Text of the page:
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Multiple pregnancies and its relationship with the development of retinopathy of prematurity (ROP)

Authors Motta, Filho J, Coblentz, Amaral Fiorot C

Published 20 December 2011 Volume 2011:5 Pages 1783—1787


Review by Single anonymous peer review

Peer reviewer comments 2

Mário Martins dos Santos Motta1, João Borges Fortes Filho2, Jacqueline Coblentz1, Claudia Amaral Fiorot3
1Department of Ophthalmology, Faculty of Medicine, Federal University of Rio de Janeiro, Rio de Janeiro RJ, Brazil; 2Department of Ophthalmology, Faculty of Medicine, Federal University of Rio Grande do Sul and Hospital de Clínicas de Porto Alegre, Porto Alegre RS, Brazil; 3Hospital Naval Marcílio Dias, Rio de Janeiro RJ, Brazil

Background: The influence of multiple gestation on the occurrence of retinopathy of prematurity (ROP) is still not completely understood.
Objectives: To verify the incidence of any stage of ROP and threshold ROP in singletons and in multiple gestation among preterm infants.
Methods: This was an institutional, prospective, and descriptive cohort study, which included preterm newborns with birth weight (BW) of 1500 g or less and/or gestational age (GA) of 32 weeks or less, as admitted to the neonatal units at Laranjeiras and Amparo Hospitals in Rio de Janeiro, Brazil, between January 2001 and July 2005, and whom remained hospitalized for at least 28 days. There were no exclusion criteria. Patients were divided into two groups: Group 1 included multiples; and Group 2 consisted of singletons.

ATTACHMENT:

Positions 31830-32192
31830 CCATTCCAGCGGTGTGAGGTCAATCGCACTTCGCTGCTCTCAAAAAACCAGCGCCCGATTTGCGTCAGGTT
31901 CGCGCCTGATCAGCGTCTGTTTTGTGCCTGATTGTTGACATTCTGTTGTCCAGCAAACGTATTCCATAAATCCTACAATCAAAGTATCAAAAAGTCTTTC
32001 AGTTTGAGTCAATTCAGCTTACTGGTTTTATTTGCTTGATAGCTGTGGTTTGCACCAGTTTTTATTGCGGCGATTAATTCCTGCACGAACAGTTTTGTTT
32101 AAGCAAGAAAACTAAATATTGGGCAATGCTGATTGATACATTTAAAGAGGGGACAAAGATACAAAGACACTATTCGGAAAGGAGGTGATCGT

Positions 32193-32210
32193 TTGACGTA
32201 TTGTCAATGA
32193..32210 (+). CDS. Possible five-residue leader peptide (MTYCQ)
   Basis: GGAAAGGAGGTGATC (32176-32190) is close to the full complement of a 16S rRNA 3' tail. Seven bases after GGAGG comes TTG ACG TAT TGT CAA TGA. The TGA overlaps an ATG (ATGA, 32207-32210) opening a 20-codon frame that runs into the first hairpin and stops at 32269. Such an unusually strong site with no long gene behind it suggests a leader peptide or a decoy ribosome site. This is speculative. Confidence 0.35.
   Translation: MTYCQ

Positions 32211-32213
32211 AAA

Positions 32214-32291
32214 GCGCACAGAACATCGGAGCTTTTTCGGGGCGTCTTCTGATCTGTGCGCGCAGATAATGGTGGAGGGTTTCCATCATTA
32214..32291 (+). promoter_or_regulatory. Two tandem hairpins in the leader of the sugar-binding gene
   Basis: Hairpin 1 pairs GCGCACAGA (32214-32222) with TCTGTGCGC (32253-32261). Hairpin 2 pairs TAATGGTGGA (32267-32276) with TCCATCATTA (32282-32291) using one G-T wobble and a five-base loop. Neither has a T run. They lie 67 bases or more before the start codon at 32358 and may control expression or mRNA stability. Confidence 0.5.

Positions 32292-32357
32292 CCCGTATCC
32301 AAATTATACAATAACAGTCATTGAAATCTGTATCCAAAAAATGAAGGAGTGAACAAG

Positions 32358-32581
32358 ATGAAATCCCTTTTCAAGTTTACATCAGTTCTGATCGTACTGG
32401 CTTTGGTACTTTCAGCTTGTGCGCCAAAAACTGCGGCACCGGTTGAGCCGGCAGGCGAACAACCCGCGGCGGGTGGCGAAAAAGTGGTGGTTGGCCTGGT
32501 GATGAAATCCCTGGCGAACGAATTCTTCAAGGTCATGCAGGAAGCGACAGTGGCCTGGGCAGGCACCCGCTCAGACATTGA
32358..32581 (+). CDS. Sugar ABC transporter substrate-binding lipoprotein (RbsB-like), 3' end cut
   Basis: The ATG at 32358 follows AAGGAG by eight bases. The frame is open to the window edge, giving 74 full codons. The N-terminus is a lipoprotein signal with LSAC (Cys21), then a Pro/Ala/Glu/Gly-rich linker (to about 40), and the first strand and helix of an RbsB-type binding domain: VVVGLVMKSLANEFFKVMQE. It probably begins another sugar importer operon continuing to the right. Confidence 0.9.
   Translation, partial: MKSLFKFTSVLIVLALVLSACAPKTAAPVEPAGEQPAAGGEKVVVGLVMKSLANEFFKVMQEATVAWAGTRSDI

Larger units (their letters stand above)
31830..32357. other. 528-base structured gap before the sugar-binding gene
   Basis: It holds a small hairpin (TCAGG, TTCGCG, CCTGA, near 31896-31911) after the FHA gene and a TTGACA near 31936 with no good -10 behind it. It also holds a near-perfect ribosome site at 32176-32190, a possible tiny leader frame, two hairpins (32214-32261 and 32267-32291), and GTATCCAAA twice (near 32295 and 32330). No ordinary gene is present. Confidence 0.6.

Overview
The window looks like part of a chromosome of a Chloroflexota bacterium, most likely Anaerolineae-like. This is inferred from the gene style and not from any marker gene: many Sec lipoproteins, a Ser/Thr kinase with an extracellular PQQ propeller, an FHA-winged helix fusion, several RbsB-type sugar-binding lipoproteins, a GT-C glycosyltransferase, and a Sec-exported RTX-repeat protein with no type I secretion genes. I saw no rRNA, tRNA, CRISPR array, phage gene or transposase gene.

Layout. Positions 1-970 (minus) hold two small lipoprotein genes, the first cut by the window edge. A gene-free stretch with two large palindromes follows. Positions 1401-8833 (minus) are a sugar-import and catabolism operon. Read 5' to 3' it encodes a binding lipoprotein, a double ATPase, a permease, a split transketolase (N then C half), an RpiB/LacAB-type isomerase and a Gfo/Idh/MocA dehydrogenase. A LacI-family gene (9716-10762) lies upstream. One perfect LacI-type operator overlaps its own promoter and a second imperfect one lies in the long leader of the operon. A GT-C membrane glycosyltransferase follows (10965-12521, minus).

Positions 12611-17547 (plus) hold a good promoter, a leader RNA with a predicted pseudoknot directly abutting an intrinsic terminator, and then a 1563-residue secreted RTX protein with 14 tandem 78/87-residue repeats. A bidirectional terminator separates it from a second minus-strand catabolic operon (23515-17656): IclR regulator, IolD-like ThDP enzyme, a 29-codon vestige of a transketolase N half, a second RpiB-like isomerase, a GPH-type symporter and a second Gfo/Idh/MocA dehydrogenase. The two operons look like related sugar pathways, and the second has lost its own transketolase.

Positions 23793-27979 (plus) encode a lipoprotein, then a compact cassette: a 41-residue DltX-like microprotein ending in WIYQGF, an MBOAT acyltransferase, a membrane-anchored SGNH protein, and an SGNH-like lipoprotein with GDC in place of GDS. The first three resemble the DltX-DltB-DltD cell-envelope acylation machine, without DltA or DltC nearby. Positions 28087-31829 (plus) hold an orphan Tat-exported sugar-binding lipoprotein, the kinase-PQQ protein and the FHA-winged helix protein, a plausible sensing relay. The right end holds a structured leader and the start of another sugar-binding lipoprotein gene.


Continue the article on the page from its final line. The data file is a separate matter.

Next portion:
Results: A total of 159 infants that remained in neonatal unit care for at least 28 days were included in this study. Group 1 comprised 56 (35%) multiples; and Group 2 comprised 103 (65%) singletons. Mean BW was 1072 g ± 272 and 1089 g ± 282 in Groups 1 and 2, respectively (analysis of variance [ANOVA] P > 0.05). Mean GA among multiple gestation (Group 1) was 29 weeks ± 2.1; and 29 weeks ± 2.4 among singletons (Group 2) (ANOVA P > 0.05). Days in oxygen therapy ranged from 0 to 188 days. Median among Group 1 was 15 days, while median in Group 2 was 10 days (Kruskal–Wallis P > 0.05). Any stage ROP was detected in 66 (41.5%) of the whole cohort comprising 159 babies. Among the 56 multiples, 30 (53.6%) achieved any stage ROP, and among 103 singletons, 36 (35%) achieved any stage ROP (Chi-square test P < 0.05). Threshold ROP occurred in 12 (7.5%) of the 159 patients included. Three (5.3%) patients from Group 1 and nine (8.7%) patients in Group 2 reached threshold ROP needing laser treatment (Fisher’s exact test P > 0.05).
Conclusion: This study showed higher frequency of any stage of ROP in twins and triplets but not regarding threshold disease. Because of the relatively small number of patients in this sample, other studies are necessary to determine if gemelarity plays a role in the occurrence of ROP.

Keywords: prematurity, retinopathy of prematurity, gemelarity, prevalence

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